Mindfulness-Based Stress Reduction (MBSR) is a type of mental training that uses the mind to combat anxiety and bring about a sense of wellbeing. It includes mental practices that heighten physical awareness, as well as gentle stretching exercises (such as Hatha yoga), breathing techniques, and time spent in quiet, reflective meditation. Developed by Dr Jon Kabat-Zinn in 1979, MBSR helps people foster their own mind-body connection, as well as create a deeper awareness of how thoughts and feelings can affect physical and emotional health. In contrast, mindlessness is a loss of awareness resulting in forgetfulness, separation from self, and a sense of living mechanically.
The typical Mindfulness Based Stress Reduction (MBSR) course consists of an eight to ten week programme in a group setting, which includes guided instruction in mindfulness meditation practices, gentle stretching exercises, breathing, stress response and coping techniques. This includes approximately 20 hours of classroom training and a 6-hour retreat (usually between weeks 6 and 7), as well as daily home practice of mindfulness (recommended formal practice of 45 minutes daily, 6 days per week).
The core practices of the MBSR program include body scan (systematic awareness of different body sensations, generally done lying down), mindful movement (e.g. gentle Hatha yoga), and sitting meditation. Didactic content includes perception (and the impact of thoughts on the way one feels), stress physiology, and how to integrate mindfulness practices into everyday life. Sustained and maximum benefits occur with ongoing practice. Research clearly demonstrates a direct relationship between the amount of formal meditation practice and the magnitude of positive effects. Once one learns the basic skills, mindfulness meditation can be practised anywhere. Some people use meditation cushions and mats, though these are not essential. While mindfulness meditation is generally practised in a seated position, it can be done lying down, which may be preferred by some cancer patients.
While this mind-body approach is rooted in Eastern religion and philosophy, namely Buddhism, which dates back well over 2,000 years, its integration into modern healthcare settings and society is relatively recent. The seminal launch of the mindfulness movement in the West was the establishment of the Stress Reduction Clinic and Mindfulness Based Stress Reduction (MBSR) program at the University of Massachusetts Medical Center by Jon Kabat-Zinn, PhD, in 1979. This is now the leading world centre for MSBR. Today tens of thousands of people have been trained in MBSR and related mindfulness-based clinical interventions throughout the world, in every continent except Antarctica.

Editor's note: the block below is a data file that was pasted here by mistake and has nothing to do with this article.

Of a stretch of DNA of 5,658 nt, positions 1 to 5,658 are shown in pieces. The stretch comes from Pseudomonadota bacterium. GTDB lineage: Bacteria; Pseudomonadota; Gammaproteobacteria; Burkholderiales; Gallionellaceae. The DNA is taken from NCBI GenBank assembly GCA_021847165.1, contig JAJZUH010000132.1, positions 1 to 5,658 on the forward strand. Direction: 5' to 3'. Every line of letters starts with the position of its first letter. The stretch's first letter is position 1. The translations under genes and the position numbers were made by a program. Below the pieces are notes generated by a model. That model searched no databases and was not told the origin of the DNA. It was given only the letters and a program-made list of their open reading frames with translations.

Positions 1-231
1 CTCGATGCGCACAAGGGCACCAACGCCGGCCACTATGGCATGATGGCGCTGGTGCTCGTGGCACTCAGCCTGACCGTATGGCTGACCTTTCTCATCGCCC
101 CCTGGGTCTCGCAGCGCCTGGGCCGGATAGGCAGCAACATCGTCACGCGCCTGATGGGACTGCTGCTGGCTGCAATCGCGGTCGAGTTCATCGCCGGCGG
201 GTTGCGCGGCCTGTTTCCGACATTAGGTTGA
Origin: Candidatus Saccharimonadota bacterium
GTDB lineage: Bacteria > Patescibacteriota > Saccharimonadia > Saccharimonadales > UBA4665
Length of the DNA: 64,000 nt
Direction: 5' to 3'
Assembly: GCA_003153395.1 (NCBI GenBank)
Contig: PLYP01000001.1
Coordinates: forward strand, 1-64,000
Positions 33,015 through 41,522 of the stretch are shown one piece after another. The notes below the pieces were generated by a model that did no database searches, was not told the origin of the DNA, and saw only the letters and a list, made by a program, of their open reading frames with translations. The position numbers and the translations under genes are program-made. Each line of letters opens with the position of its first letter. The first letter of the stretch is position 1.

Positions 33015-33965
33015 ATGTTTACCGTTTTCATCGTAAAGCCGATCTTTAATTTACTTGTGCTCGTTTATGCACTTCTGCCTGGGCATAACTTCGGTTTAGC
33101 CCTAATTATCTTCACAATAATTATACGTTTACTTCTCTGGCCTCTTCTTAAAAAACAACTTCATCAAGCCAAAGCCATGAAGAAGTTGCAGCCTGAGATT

Mindfulness meditation is very safe, has few associated risks and is suitable for anyone affected by cancer (patients, carers or family members – if you are a patient, you should have completed your first treatment). Sometimes people may experience a transient increase in anxiety when learning it, as they let go of usual busyness and distractions and become aware of unsettling thoughts and feelings. There is solid evidence that mindfulness-based therapy, including yoga, meditation exercises and other psychological techniques can help cancer patients to cope better with difficulties such as illness and stress, to experience a more vivid and clear sense of the present moment, experience inner peace and stillness, and to direct their attention away from the worries and speculation that make them depressed and anxious. Studies have shown significant improvements in mood, sleep quality, quality of life and wellbeing and that mindfulness-based therapy is an effective way of treating anxiety and depression in cancer patients. The two methods which have proved most effective are Mindfulness-Based Stress Reduction (MBSR), and Mindfulness-based cognitive therapy (MBCT).
It is important that the mindfulness exercises are practised correctly if they are to be of any help. Although there are many books and guided meditation audio recordings available, Yes to Life recommends working with a teacher and having the support of other meditation practitioners. However, if you would like to read more about mindfulness before making a commitment to attend a course/do the training, Mindfulness-Based Cancer Recovery: A Step-by-Step MBSR Approach to Help You Cope with Treatment and Reclaim Your Life by Linda Carlson and Michael Speca is a good place to start.
Some cancer centres listed in this directory offer free courses. If there are no courses/ practitioners listed in your area, speak to your GP. MBSR group sessions are offered in many medical centres, hospitals and clinics.
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